Countless acts of bravery on 7 December 1941 helped save the lives of many. Sixty years later, the material symbol of one man's courage on that day remains unclaimed.
Pearl Harbor was one of the greatest disasters in U.S. military history: More than 2,400 Americans were killed. Twenty-one ships of the U.S. Pacific Fleet were sunk or damaged, including eight battleships, three cruisers, and four destroyers. Aircraft losses were 188 destroyed and 159 damaged.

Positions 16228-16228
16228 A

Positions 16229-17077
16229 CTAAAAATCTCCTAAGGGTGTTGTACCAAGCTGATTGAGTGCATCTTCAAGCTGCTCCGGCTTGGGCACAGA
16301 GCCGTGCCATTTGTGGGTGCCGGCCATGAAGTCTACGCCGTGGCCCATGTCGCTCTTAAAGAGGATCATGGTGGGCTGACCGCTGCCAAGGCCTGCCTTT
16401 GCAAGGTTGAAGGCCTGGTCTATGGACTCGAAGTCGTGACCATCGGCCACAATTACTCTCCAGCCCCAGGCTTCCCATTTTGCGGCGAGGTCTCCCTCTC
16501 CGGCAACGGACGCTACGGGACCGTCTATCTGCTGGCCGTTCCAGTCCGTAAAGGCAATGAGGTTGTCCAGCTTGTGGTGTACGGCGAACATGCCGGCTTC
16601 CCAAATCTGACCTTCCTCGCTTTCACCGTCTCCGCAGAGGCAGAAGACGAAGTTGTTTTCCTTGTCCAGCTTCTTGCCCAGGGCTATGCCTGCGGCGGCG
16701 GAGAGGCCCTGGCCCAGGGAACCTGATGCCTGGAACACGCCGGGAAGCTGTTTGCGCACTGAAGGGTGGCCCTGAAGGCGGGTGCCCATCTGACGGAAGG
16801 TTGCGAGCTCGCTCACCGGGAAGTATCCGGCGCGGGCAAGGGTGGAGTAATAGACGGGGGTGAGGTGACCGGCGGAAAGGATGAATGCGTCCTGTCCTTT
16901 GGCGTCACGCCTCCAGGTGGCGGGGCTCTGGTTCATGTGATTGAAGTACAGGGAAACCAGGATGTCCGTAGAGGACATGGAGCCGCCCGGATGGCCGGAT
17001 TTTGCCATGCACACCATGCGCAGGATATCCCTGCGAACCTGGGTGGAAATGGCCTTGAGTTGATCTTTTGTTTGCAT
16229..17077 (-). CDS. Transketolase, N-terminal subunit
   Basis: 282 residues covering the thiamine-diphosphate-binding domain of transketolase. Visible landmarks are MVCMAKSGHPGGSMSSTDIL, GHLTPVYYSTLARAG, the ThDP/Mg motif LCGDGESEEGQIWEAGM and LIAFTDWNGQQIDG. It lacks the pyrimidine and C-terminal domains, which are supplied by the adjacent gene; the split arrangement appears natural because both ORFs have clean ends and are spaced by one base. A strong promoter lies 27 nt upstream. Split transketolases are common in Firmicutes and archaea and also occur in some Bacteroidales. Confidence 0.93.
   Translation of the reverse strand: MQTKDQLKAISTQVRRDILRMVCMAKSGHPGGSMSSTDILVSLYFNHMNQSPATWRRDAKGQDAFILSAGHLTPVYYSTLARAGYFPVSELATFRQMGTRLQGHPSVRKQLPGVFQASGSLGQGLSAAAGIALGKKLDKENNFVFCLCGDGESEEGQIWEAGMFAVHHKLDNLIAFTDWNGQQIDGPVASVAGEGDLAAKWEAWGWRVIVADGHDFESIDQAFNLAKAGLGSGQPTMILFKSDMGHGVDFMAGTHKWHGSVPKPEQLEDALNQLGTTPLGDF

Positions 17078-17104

There were countless acts of heroism. Fifteen men were awarded Medals of Honor for their actions that morning, many posthumously. One of those men was Chief Watertender Peter Tomich, who served on one of the ships sunk that day—the former-battleship-turned-- target-ship USS Utah (AG-16). Unlike the other Medals of Honor from 7 December, Tomich's has not been given a permanent home. His next of kin never has benn found.